A minute’s applause will be held for Bradley ahead of Friday’s match between Sunderland and Bury Football club, with the players and fans paying their respects to the mascot and his family.
It’s no secret that the Marvel Cinematic Universe has a villain problem. Over the course of 16 films and 200-odd hours of television, the wildly lucrative fictional mythos has offered up an array of baddies to antagonize our do-gooder saviors, but precious few of them really stick in one’s mind. Tom Hiddleston’s Loki is delectably slimy in The Avengers and David Tennant’s genteel rapist Kilgrave is blood-freezing in Jessica Jones, but beyond that, it’s hard to get too excited about many of them. Do you have nightmares about Ronan the Accuser? Do you see a lot of Yellowjacket costumes at Halloween? Can you remember any lines spoken by Obadiah Stane?
Part of the problem is that Disney’s Marvel Studios operation is legally barred from making movies featuring Marvel Comics’ richest and most durable antagonists. Thanks to film-rights deals made decades ago, Fox has exclusive access to the rogues galleries of the Fantastic Four and the X-Men. That means no Doctor Doom for the MCU. Ixnay on Magneto. No dice on Mystique. Galactus? Fuhgeddaboudit. The few A-listers that Marvel Studios did have access to have mostly been used up by now. We’ve largely resigned ourselves to enjoyable bits of scenery-chewing from famous actors who pop up for a Marvel picture, give us a little frisson of delight at their presence, and then fade from our memories like a half-remembered stress dream.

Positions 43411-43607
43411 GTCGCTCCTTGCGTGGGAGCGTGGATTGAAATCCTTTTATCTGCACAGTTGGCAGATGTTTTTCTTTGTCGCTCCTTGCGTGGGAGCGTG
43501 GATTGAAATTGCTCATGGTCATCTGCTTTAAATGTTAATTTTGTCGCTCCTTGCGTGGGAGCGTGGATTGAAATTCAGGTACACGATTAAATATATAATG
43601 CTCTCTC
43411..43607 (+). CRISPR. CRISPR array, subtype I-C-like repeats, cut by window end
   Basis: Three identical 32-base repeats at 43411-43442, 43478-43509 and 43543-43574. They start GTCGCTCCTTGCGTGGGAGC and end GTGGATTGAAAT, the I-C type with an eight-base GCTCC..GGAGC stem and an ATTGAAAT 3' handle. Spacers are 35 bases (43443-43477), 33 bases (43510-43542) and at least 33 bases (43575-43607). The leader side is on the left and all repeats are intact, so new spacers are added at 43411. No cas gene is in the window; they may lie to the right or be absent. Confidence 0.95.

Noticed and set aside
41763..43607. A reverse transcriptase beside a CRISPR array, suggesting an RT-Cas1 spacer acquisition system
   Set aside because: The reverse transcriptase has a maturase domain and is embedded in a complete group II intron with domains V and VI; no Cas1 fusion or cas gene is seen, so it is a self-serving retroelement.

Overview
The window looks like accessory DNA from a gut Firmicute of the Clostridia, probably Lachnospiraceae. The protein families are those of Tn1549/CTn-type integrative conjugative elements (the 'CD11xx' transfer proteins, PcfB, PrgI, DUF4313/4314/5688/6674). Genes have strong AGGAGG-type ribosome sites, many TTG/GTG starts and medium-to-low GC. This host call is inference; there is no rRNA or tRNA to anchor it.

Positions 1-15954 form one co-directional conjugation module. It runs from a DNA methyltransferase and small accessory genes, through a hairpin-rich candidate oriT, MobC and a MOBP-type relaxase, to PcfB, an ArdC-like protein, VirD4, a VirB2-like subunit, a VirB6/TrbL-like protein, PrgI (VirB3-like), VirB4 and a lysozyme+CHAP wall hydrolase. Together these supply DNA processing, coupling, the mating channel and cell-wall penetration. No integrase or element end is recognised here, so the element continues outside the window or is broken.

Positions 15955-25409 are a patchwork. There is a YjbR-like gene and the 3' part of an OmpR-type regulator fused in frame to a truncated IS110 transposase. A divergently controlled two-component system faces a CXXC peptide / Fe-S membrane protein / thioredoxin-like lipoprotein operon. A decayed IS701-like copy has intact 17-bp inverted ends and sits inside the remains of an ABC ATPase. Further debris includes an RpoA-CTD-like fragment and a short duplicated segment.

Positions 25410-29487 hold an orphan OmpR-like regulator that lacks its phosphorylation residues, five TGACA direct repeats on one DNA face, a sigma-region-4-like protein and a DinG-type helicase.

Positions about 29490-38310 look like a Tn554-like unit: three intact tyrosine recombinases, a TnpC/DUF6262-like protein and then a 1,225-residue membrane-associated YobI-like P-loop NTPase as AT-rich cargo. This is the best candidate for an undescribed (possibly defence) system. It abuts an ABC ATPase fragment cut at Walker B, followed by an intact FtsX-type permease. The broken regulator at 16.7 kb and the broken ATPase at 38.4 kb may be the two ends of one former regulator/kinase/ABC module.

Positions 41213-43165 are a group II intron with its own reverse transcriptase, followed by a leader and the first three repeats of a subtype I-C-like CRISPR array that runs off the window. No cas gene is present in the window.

Last year, the internet briefly caught fire when pictures of a weird, elevated bus that glides above traffic began circulating around. The so-called “straddling bus” was held up as a solution to China’s notorious traffic problems, but all anyone wanted to talk about was how it looked like the bus was eating cars, or how insane anyone would have to be to actually drive underneath.
But as the months ticked by, the Transit Elevated Bus (as it was known) failed to stand up to much scrutiny.Jalopnik noticed how shabby the thing looked on closer inspection. And when CNN sent its reporters to investigate further, all they discovered was a “hulking eyesore” that was causing traffic rather than shuttling passengers above it.
Now it seems like the local authorities have finally caught on. According to Quartz, police in Beijing are investigating whether the company behind TEB was illegally raising money through an online portal. This news comes a week after the government announced that it planned to remove the 300-meter track the bus was supposed to run on by the end of the month.
That sour mood is not a product of the Trump administration; the last time a majority believed the country was headed in the right direction was right after the US invasion of Iraq in 2004. And this is not solely an American phenomenon.
According to global polls conducted by Pew, in France, Spain, Great Britain, Poland. Mexico, you name it, less than 40% of the public feel that their polities are headed in a positive direction. Notable exceptions are China, Vietnam and Germany, each of which have been doing rather well economically, though so have many other nations whose citizens are far less sanguine.